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Resume: The Agriculture Projects Management Agency (APMA) covers a large part of accrued interest on loans issued as part of the Preferential Agrocredit project. Therefore, project beneficiaries have to pay 3-8% of their loan interest rates. The loan interest rate varies depending upon the loan volume and its aim. In addition, the Preferential Agrocredit project has another component which concerns funding for small-land farmers and is interest-free (0%) whilst the amount of loans is GEL 5,000 with a six-month duration. Given the aforementioned circumstances, it is safe to say that preferential agroloans are in fact being issued as part of the Preferential Agrocredit project but not for such a low interest rate (there are no loans with a 1-2% interest rate issued as part of the Preferential Agrocredit project) as stated by Levan Davitashvili.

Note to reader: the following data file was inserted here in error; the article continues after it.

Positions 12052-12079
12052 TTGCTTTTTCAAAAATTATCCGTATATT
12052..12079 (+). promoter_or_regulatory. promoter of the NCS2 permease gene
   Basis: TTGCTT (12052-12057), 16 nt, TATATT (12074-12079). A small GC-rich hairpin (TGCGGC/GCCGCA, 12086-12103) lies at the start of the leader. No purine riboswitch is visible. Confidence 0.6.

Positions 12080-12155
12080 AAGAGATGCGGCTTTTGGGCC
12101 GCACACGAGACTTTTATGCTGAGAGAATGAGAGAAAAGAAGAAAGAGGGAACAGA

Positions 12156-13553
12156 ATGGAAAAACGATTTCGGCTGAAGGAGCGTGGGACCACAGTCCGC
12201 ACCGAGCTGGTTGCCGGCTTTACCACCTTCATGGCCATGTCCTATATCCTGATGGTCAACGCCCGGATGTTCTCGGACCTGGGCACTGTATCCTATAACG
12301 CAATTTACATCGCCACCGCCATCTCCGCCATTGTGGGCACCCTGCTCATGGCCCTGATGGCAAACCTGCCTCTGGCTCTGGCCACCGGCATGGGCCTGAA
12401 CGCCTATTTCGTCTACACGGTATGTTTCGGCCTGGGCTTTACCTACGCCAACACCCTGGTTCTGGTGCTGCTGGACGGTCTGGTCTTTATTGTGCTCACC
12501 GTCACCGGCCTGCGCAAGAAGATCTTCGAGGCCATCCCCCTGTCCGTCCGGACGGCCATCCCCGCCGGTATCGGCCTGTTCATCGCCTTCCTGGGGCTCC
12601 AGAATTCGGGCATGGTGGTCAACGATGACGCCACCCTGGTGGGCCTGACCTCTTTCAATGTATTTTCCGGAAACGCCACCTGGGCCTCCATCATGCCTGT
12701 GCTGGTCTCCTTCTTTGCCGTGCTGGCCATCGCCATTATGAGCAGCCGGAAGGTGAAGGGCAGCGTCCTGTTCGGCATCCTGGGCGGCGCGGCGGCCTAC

In addition, the project is accessible for a certain category of beneficiaries only. In order to get involved in the project, a potential beneficiary has to meet a specific criterion. The Preferential Agrocredit project mostly provides funds either for new businesses launched by the incumbent business owners or for the expansion of already existing businesses. Therefore, for most of the project’s beneficiaries the government’s assistance is more like “cheap money” rather than an essential means for the development and launch of a new enterprise. Of additional note is that the money spent by the government as part of the project exceeds the total additional tax revenues (as compared to taxes paid in 2012) paid by the beneficiary companies in the reporting years. To put it more simply, as a result of the state’s spending of GEL 244,445,796, we received GEL 181,935,303 in benefit (in 2013-2018, the total amount of taxes paid by the enterprises is GEL 181,935,303 more as compared to 2012) which is GEL 62,510,493 less as compared to the money spent.